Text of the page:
Name: Aisha M Alsuwaidi
Name: Sarah Rosemary Davis
LAB 4 WRITE-UP
- Lab coat and disposable gloves
- PCR reaction mix, 8 tubes, 50 μL each: Mix contains Taq DNA polymerase, MgCl2, and dNTP’s
- DNA/ primer mix, 8 tubes, 50 μL each: Each mix contains a different template DNA. All tubes have the same forward primer and reverse primer
- A strip of empty PCR tubes
- Disposable pipette tips: only use each only once. Never reuse disposable pipeeps tips. If you do, the samples will become cross-contaminated
- Cups for the discarded tips
- OpenPCR machine: shared by two groups
PCR Reaction Sample List
||PCR Reaction Sample
||Patient 1, replicate 1
||Patient 1, replicate 2
||Patient 1, replicate 3
||Patient 2, replicate 1
||Patient 2, replicate 2
||Patient 2, replicate 3
DNA Sample Set-up Procedure
- First, place the extracted DNA into the PCR reaction tubes.
- Next, place the first primer into the PCR reaction tubes filled with the extracted DNA.
- Then, place the second primer into the PCR reaction tubes filled with extracted DNA.
- After that, add the nucleotides to the DNA mixture in the tubes.
- Finally, place the tubes into the thermal cycler.
The PCR program uses this thermal cycling procedure to replicate DNA strands.
- Heated Lid: 100 degrees Celsius
- Initial Step: 95 degrees Celsius for 2 minutes
- Number of Cycles: 25
- Denature at 95 degrees Celsius for 30 seconds
- Anneal at 57 degrees Celsius for 30 seconds
- Extend at 72 degrees Celsius for 30 seconds
- Final Step: 72 degrees Celsius for 2 minutes
- Final Hold: 4 degrees Celsius
This thermal cycle is repeated over and over, each time doubling the amount of DNA strands in the vial. Below is a image of a thermal cycling machine, taken from https://upload.wikimedia.org/wikipedia/commons/thumb/8/8e/PCR_machine.jpg/220px-PCR_machine.jpg
Research and Development
PCR - The Underlying Technology
||Strand of DNA that is used as a template for new strands of DNA. This template is split into two strands and each one is copied using PCR.
||Short single-stranded pieces of DNA that attach to the bonding sites on the template DNA. Nucleotides are added to the end of the primer along the DNA template to double the number of strands.
||Enzyme that adds nucleotides to the primer that are complimentary to the DNA template strand.
||Each nucleotide is either an Adenine, Thyamine, Cytosine, or Guanine (A,T,C,G, respectively). Nucleotides are added to the end of the primer such that As on the template strand attach to Ts added to the primer, Ts attach to As, Cs attach to Gs, and Gs attach to Cs.
|INITIAL STEP: 95°C for 2 minutes:
||The initial step separates the double-strand DNA into two single-strand during a PCR reaction.
|Denture at 95°C for 30 seconds:
||The denaturing causes the DNA double helix to unwind and separate into two single strands.
|Anneal at 57°C for 30 seconds:
||Annealing allows primer sequences to attach to each separated DNA strand at the correct site.
|Extend at 72°C for 30 seconds:
||At 72 degrees, DNA polymerase attaches to the primer and begins to add complimentary base pairs, extending the primer.
|FINAL STEP: 72°C for 2 minutes:
||Base pairs A T G and C can attach to the primer via DNA polymerase.
|FINAL HOLD: 4°C :
||Holds temperature at the end of the process to complete the cycle. After this hold is complete, another cycle can begin.
Bonus Points Picture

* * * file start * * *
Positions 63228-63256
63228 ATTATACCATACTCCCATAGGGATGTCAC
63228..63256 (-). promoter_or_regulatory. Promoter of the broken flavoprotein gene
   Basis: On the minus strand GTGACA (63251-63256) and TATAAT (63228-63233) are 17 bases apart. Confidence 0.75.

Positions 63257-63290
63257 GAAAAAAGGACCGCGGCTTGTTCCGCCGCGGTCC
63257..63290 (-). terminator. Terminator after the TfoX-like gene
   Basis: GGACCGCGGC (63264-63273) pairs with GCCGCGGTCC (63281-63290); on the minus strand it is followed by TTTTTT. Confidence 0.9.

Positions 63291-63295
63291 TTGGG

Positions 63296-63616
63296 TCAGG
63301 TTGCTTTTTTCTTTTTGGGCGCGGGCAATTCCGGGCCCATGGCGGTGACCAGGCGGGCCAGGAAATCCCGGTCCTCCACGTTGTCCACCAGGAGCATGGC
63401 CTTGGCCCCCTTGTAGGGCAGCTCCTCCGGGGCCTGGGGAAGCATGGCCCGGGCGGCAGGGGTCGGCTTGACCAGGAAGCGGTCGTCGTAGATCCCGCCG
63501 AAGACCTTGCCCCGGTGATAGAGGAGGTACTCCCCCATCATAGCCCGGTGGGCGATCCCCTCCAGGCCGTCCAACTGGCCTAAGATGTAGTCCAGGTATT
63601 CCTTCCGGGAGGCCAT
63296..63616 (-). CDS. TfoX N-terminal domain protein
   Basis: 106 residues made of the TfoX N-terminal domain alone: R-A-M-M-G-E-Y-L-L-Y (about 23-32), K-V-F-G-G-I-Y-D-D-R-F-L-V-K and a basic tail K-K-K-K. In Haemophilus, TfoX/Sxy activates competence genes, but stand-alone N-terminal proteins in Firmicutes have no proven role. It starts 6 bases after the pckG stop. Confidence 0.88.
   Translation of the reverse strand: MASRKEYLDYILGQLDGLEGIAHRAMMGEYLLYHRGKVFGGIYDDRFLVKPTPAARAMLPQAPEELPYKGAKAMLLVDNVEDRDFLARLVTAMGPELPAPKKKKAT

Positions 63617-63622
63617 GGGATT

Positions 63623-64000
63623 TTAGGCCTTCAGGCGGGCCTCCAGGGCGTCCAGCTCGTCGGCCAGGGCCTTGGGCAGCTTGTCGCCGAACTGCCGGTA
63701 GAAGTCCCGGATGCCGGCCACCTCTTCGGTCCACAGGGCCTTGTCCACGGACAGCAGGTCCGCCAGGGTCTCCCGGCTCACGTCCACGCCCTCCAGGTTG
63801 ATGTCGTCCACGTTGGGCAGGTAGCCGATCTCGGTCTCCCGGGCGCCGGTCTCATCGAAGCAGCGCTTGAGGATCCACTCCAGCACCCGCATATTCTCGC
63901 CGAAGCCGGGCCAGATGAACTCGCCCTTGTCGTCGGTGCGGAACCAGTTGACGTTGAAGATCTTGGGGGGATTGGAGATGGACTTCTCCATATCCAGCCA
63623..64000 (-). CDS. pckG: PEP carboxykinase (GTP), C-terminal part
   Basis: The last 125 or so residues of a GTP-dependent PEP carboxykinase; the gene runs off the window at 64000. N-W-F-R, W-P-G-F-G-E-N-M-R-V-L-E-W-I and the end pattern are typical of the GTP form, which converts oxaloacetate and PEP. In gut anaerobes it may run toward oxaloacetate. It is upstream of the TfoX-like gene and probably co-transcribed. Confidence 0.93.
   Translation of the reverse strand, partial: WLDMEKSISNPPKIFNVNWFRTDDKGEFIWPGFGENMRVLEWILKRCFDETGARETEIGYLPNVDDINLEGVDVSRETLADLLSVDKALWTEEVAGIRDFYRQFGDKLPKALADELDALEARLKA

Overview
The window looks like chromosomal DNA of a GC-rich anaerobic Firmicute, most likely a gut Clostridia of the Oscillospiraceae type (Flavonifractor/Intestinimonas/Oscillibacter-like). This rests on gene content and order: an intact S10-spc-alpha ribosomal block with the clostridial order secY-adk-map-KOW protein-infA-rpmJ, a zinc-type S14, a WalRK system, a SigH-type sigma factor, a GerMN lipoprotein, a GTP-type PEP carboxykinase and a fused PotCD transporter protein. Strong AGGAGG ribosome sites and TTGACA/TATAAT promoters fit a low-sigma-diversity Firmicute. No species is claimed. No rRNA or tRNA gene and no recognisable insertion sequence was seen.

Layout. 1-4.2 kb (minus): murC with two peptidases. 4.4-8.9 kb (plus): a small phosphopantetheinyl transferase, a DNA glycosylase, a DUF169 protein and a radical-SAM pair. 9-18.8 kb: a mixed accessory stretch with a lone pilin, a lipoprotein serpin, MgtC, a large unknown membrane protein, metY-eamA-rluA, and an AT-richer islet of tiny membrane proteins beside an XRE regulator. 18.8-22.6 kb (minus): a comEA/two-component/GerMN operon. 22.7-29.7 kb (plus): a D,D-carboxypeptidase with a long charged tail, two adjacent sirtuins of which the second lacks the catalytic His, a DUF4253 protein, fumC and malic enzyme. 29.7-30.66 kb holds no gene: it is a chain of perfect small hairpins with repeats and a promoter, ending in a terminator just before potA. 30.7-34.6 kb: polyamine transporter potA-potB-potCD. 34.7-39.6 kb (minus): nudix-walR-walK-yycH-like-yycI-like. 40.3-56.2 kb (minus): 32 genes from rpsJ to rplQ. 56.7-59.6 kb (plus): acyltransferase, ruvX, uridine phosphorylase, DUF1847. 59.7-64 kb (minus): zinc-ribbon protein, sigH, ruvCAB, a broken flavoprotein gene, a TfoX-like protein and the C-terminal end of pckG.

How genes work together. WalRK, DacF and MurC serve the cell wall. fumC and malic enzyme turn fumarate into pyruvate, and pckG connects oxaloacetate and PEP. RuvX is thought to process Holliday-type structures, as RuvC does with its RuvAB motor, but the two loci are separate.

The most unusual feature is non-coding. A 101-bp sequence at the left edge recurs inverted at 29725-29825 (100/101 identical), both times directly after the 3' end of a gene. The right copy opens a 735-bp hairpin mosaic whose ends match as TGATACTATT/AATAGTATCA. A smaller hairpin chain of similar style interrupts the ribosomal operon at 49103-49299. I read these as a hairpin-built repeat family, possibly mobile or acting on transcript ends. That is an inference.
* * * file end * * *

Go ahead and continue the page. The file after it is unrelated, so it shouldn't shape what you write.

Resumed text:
This image outlines the steps of PCR, taken from https://c1.staticflickr.com/8/7726/26915997226_d5bd0b7dc0_b.jpg.
The first panel shows the template DNA strand. During the second panel, the template DNA strand undergoes denaturation, separating into two complimentary strands. In the third panel annealing happens, when the primer sequences attach to each of the separated strands of the template DNA strand. In the fourth panel DNA polymerase attaches to the primer and begins to extend the primer adding complimentary nucleotides. Once this is complete, the template DNA strands and completed strands are heated they separate and the process is repeated.
Adenine pairs with Thymine; Thymine pairs with Adenine. Cytosine pairs with Guanine; Guanine pairs with Cytosine.
Bair-pairing occurring during the final step of the thermal cycling, as well as the anneal at 57°C.
SNP Information & Primer Design
Background: About the Disease SNP
DNA is formed by the joining of complimentary nucleotides that form a double helix. Adenine (A) always bonds with Thyamine (T), and Guanine (G) always bonds with Cytosine (C). Single nucleotide polymorphisms (SNPs) are changes of a single base pair in the DNA sequence. These SNPs have the ability to adversely affect the protein that is produced from that DNA sequence if its difference causes the complimentary RNA strand to code for a different amino acid.
The SNP rs1044498 is found in humans (Homo sapiens) in the 6th chromosome. This SNP is related to the development of insulin resistance and Type 2 Diabetes.
Ectonucleotide pyrophosphatase/phosphodiesterase 1 (ENPP1) codes for a type 2 trans-membrane glycoprotein that has a number of uses. In particular it facilitates 3'-phosphoadenosine 5'-phosphosulfate binding, insulin receptor binding, and zinc ion binding. Mutations in this gene have been associated with the resistance to insulin in people with Type 2 diabetes.
An allele is the specific form a DNA sequence takes. Multiple alleles are caused by mutations that have taken place at that point on the chromosome. In the non-disease allele of rs1044498, the codon is AAG. The disease-associated allele this SNP causes is a change to CAG. The numerical position of this SNP is 131851288.
Primer Design and Testing
The non-disease forward primer is 5'TTCAGATGACTGCAAGGACA
The non-disease reverse primer is 5'TGTTTAAAAGTTTCTTTAAT
The disease forward primer is 5'TTCAGATGACTGCAAGGACC
The disease reverse primer is 5'TGTTTAAAAGTTTCTTTAAT
Non-disease primer output:
Disease primer output: